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August 22, 1959


Author Affiliations

Washington, D. C.

Director of Division of Antibiotics, Food and Drug Administration, U. S. Department of Health, Education, and Welfare.

JAMA. 1959;170(17):2093-2096. doi:10.1001/jama.1959.63010170010012

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In the United States antibiotics are probably our most important and most widely used therapeutic agents, and it is unlikely that any one of us will pass from "cradle to grave" without having one or more administered to us for some sound medical reason.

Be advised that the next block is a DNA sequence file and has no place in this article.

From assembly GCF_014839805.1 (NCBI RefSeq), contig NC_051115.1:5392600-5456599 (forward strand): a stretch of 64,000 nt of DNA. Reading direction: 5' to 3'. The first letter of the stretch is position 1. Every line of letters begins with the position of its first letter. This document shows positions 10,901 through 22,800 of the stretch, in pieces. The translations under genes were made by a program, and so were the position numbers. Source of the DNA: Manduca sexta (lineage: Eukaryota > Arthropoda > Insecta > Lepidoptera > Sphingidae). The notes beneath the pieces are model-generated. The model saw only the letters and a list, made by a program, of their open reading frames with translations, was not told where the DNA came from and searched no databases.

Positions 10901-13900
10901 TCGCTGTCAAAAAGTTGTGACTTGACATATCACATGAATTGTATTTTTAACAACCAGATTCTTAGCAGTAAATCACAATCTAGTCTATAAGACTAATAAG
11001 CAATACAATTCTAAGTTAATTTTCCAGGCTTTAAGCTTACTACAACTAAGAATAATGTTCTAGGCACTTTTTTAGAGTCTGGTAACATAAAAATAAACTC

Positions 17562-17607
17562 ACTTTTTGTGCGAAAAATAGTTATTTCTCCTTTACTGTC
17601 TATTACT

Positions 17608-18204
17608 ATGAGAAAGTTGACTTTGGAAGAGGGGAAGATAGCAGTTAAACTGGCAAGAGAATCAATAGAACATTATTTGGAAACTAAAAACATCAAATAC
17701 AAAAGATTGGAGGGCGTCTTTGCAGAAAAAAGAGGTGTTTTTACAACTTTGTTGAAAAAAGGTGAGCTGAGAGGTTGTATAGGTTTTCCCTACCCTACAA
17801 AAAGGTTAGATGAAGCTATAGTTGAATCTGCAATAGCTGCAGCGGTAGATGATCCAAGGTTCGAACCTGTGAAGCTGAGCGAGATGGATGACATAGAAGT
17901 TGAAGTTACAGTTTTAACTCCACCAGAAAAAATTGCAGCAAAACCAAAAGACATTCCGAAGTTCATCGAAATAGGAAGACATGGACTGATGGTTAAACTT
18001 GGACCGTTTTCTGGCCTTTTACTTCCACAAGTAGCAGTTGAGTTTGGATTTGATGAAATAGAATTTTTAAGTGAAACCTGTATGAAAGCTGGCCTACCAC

Background to the Problem  In 1957, total antibiotic production was over 2,500,000 lb., and it probably need not be emphasized here that these drugs have had wide and, in some cases, indiscriminate use. Their remarkable curative powers, more pronounced perhaps in the early days than now, resulted in their being injected, insufflated, given by mouth, spread on every part of the body, and sprayed intra-abdominally, intracisternally, intrapleurally, and intravaginally; no surface or cavity of the body has remained inviolate.There are now over 400 preparations of antibiotics available for clinical use, and they run the gamut of injectables, ointments, powders, sprays, capsules, syrups, ear and eye

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